Wednesday, December 07, 2005

Clyde List Editorial: Crusade for Freedom

Clyde List is Secretary and Past President of the Sherwood Historical Society, but his opinions only rarely reflect the thinking of the Sherwood Historical Society.

History isn't what it used to be. Ever since 9/11, history has been expanding like the Universe after the Big Bang. My hometown of Sherwood was better prepared than most towns. We have always considered Robin Hood and the Middle Ages as part of our history. But that's not true for the rest of America. All you other people thought the Middle Ages couldn't possibly have anything to do with you. But now we read in the Oregonian every day how the American military is advancing against an enemy who sees the Great Crusades (1099-2006) as modern history.

China is another reason for us to take the long view of history. Recently President Bush lectured this ancient country on her lack of freedom. I can almost hear the Chinese thinking: "Between 1861 and 1865, over 250,000 Americans died defending their right to own slaves! That wasn't very long ago. Let's wait another century or two, the way we Chinese always do when there's an argument to settle, and then we'll see how much America actually cares about freedom."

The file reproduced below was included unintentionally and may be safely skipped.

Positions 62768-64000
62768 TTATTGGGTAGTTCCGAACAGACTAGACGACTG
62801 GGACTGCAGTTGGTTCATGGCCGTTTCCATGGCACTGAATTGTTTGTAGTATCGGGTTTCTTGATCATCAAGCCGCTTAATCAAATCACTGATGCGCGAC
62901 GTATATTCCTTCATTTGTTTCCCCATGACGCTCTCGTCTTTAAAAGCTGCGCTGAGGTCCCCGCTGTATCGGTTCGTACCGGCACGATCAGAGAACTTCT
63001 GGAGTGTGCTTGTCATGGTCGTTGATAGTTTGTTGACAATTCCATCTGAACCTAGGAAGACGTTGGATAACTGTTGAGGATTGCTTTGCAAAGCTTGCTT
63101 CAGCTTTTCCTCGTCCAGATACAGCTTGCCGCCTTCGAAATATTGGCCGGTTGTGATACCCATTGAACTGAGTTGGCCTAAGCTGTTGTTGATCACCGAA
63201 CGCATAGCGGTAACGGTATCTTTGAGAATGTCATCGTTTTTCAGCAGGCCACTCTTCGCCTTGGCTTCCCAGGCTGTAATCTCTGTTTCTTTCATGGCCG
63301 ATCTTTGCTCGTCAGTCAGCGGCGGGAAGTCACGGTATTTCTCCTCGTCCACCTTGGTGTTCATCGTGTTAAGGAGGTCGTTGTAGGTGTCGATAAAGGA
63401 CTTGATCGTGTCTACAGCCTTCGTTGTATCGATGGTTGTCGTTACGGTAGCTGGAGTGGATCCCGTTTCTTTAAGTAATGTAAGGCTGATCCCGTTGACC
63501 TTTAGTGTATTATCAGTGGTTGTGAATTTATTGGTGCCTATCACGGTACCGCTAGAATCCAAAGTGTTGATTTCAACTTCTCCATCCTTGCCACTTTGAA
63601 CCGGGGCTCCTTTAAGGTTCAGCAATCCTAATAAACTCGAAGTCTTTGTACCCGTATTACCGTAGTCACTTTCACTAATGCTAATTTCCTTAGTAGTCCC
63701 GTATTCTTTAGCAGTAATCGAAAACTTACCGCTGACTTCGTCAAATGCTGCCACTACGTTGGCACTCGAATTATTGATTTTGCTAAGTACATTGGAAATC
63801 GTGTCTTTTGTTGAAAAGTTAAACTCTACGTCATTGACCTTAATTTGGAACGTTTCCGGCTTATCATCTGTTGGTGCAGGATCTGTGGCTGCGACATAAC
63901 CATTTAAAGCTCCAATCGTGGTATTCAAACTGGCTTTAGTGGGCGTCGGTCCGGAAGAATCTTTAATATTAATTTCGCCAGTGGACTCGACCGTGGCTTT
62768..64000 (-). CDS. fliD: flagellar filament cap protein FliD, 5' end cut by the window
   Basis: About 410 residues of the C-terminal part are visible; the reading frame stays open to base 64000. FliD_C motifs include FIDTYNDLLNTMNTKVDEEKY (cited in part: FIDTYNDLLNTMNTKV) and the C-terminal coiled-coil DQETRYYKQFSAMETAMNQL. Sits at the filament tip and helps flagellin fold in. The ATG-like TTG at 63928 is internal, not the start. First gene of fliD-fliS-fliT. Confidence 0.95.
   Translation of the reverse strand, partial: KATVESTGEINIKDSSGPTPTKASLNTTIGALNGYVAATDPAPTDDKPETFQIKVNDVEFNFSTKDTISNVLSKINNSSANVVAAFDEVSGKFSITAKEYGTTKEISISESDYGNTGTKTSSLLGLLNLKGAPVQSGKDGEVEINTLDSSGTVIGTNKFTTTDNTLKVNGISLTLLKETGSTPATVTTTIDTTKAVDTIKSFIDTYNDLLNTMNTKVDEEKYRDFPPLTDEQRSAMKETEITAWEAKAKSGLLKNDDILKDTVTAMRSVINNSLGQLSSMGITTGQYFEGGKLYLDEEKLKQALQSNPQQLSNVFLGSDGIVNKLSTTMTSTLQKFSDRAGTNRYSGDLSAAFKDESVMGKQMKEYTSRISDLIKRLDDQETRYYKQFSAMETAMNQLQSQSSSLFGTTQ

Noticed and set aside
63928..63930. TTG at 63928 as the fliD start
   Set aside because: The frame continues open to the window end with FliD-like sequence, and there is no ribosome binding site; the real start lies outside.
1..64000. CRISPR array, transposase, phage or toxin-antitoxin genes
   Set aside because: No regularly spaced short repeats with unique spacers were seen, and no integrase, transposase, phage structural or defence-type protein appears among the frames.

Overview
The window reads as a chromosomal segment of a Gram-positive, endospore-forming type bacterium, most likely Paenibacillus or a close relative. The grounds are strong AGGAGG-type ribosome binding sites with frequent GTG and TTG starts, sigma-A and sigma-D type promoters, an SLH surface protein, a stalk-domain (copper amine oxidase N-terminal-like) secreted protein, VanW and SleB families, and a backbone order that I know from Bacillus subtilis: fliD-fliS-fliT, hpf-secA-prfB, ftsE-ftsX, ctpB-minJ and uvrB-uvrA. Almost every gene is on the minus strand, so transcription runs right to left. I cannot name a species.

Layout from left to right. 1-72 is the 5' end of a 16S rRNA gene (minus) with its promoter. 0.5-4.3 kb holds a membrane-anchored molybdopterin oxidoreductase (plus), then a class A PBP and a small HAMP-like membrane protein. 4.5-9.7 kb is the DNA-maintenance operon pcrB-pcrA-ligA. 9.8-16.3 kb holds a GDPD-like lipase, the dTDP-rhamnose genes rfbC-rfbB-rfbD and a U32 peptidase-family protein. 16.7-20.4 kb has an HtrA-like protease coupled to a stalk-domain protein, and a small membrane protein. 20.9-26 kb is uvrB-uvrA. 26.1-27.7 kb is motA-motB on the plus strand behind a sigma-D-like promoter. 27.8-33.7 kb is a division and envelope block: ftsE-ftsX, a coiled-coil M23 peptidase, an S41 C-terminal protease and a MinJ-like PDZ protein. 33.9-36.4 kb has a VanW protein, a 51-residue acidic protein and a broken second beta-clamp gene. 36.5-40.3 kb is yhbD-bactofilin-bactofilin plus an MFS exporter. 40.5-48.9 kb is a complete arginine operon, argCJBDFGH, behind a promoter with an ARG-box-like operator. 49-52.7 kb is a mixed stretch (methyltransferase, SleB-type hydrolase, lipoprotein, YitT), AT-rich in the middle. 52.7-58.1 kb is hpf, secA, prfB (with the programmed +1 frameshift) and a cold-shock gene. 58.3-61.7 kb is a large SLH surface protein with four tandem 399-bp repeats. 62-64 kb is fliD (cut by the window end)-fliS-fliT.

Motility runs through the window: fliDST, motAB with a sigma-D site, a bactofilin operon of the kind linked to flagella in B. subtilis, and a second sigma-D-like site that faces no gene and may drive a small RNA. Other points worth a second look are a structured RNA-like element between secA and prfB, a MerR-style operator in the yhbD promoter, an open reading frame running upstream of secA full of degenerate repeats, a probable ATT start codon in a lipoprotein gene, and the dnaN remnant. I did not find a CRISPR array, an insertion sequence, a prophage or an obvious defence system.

Hardly anyone reads the Bible anymore, and those who do have a hard time believing what it says. Joshua Chapter 10 says rocks fell from the sky and the Earth stood still. People overcame their fear of the sky (I Samuel 7:10) by hurling stones at each other (Joshua 7: 25 & 26). It's not easy to follow the logic path of people with problems like that to deal with. However, the connection between their fear of God and their hatred of one another seems modern enough.

Countless other examples can be found. J Harlen Bretz proved that the bizarre geology of the Sherwood-Tigard-Tualatin area came into existence a mere 12,000 years or so ago: Well within the life span of the human race. Should we regard the Bretz floods as part of our history or our pre-history?

More and more people are living to 100 these days, so that the span of a single century no longer seems as awesome as it does when we gaze at the frozen facial expressions of our civic ancestors at Morback House museum. I wonder how a century will sound to students who live as long as scientists say we will someday, five or six hundred years maybe. I can only imagine what a compilation of woe that will add up to.

So far, if the Sherwood Historical Society has learned anything from all our research, it is that Sherwood was a railroad town and that the history of a railroad town is inseperable from the history of the nation, and that the history of the nation amounts to no more than a flicker of light in the history of the world. Hopefully, on this blog, the Sherwood Historical Society will add some light to such a fragile glow.

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